|3/14/2013: Saudi Arabia: Release Mohammad Fahad al-Qahtani and Abdullah bin Hamad|
FOR IMMEDIATE RELEASE
March 14, 2013| By USCIRF
WASHINGTON D.C. – The U.S. Commission on International Religious Freedom (USCIRF) today called for Saudi Arabia to release Mohammad Fahad al-Qahtani and Dr. Abdullah bin Hamad, leading Saudi human rights activists, from prison immediately and unconditionally.
“Along with other Commissioners, I had the honor during a recent USCIRF trip to Saudi Arabia to host a meeting with Mr. al-Qahtani, one of two founding members of the Saudi Civil and Political Rights Association (ACPRA), an independent human rights organization,” said Dr. Katrina Lantos Swett, USCIRF’s Chair. “We had sought out Mr. al-Qahtani, one of Saudi Arabia’s most prominent human rights activists, for his assessment of the status of freedom of religion and conscience in the Kingdom. ACPRA has issued numerous reports on rights abuses in Saudi Arabia, submitted information to the U.N. Human Rights Council and other international human rights mechanisms, and has criticized Saudi ministries and officials for their alleged human rights violations.
Mr. al-Qahtani was courageous to meet with us directly after Saudi authorities interrogated him about his human rights activism. We are gravely concerned that just weeks after our meeting, Mr. al-Qahtani has received a harsh prison term,” continued Dr. Lantos Swett.
On March 9, the Riyadh Specialized Criminal Court sentenced Mr. al-Qahtani to 10 years in prison. Dr. Abdullah bin Hamad – ACPRA’s other founder, received a five year sentence, plus six years of a previous sentence (for which the King had granted him a pardon). Both also were banned from travelling after they complete their prison terms. In addition, ACPRA was disbanded, its property confiscated, and its social media accounts terminated. Al-Qahtani and bin Hamad have used social media to promote human rights and discuss their trial.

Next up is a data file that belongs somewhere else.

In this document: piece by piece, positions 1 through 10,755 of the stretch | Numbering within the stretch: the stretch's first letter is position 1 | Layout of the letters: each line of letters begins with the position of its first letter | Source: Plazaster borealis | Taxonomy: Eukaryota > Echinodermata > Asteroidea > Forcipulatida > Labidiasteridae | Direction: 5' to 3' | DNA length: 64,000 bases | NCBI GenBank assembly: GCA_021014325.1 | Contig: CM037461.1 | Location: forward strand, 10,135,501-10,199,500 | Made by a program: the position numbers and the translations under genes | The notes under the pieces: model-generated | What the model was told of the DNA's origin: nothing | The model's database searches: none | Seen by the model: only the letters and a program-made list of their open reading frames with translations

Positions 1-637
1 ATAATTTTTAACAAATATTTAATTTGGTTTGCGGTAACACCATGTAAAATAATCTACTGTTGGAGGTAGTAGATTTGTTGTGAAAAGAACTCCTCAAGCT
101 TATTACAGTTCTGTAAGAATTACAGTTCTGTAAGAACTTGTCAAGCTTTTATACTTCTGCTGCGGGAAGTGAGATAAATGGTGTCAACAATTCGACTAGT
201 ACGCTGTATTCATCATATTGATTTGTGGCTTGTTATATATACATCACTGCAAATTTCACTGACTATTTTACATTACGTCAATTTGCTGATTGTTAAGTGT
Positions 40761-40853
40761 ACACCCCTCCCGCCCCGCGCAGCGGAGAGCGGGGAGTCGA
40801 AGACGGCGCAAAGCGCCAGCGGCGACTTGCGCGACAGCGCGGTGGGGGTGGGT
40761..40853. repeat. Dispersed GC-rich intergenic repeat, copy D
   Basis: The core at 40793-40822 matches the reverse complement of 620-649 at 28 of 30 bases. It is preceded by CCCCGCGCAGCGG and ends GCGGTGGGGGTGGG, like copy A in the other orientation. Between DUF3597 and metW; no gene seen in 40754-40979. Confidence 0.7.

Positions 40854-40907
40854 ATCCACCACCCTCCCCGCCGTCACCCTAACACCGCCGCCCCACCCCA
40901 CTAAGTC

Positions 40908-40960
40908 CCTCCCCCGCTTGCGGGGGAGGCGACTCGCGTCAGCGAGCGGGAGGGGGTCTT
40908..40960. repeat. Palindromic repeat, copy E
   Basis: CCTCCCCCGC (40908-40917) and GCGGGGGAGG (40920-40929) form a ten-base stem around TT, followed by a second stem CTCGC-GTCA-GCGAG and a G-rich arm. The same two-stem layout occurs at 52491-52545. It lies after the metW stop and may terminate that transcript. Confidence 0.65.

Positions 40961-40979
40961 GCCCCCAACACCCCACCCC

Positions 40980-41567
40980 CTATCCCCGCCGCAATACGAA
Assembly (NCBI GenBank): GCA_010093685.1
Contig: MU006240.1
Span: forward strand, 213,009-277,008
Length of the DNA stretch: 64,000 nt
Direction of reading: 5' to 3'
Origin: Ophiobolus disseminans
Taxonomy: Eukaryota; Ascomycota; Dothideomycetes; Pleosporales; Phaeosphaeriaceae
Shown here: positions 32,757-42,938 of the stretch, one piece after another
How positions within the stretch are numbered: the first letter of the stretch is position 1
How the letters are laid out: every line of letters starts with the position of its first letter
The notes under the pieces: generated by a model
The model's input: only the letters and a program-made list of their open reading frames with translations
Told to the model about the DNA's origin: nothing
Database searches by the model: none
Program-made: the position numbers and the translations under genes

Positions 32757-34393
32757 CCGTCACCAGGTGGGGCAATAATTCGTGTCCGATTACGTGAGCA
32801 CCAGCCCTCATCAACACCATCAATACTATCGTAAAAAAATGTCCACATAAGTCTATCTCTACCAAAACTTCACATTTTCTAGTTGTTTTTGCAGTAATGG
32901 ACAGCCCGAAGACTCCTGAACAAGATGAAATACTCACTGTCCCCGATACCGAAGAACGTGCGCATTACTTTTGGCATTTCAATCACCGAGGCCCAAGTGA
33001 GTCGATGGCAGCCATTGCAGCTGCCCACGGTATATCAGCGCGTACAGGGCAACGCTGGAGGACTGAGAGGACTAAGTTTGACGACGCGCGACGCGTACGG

The Court found both guilty of “breaking allegiance to and disobeying the ruler,” “undermining unity,” “questioning the integrity of officials,” “seeking to disrupt security,” and “inciting disorder by calling for demonstrations.” Because Saudi Arabia has no codified criminal law, judges have both wide discretion to apply their own interpretations of Islamic law and expansive sentencing powers.
“We had an informative visit to Saudi Arabia, but these sentences are a shocking step in the wrong direction, violating international law that prohibits arbitrary arrests and guarantees a fair trial. We welcome the State Department’s concern that these two prominent Saudi human rights activists have been sentenced to prison. We also urge the Saudi government to immediately set these men free and allow them to continue their work through the ACPRA,” said Dr. Lantos Swett.
Since 2008, ACPRA has attempted to get formal recognition as an NGO by applying for a license from the state, but the request has never been granted. Nevertheless, the Saudi government has permitted ACPRA to operate unofficially since 2009. The National Society for Human Rights - established in 2004 by the late King Fahd - is the sole government-licensed domestic human rights NGO in Saudi Arabia.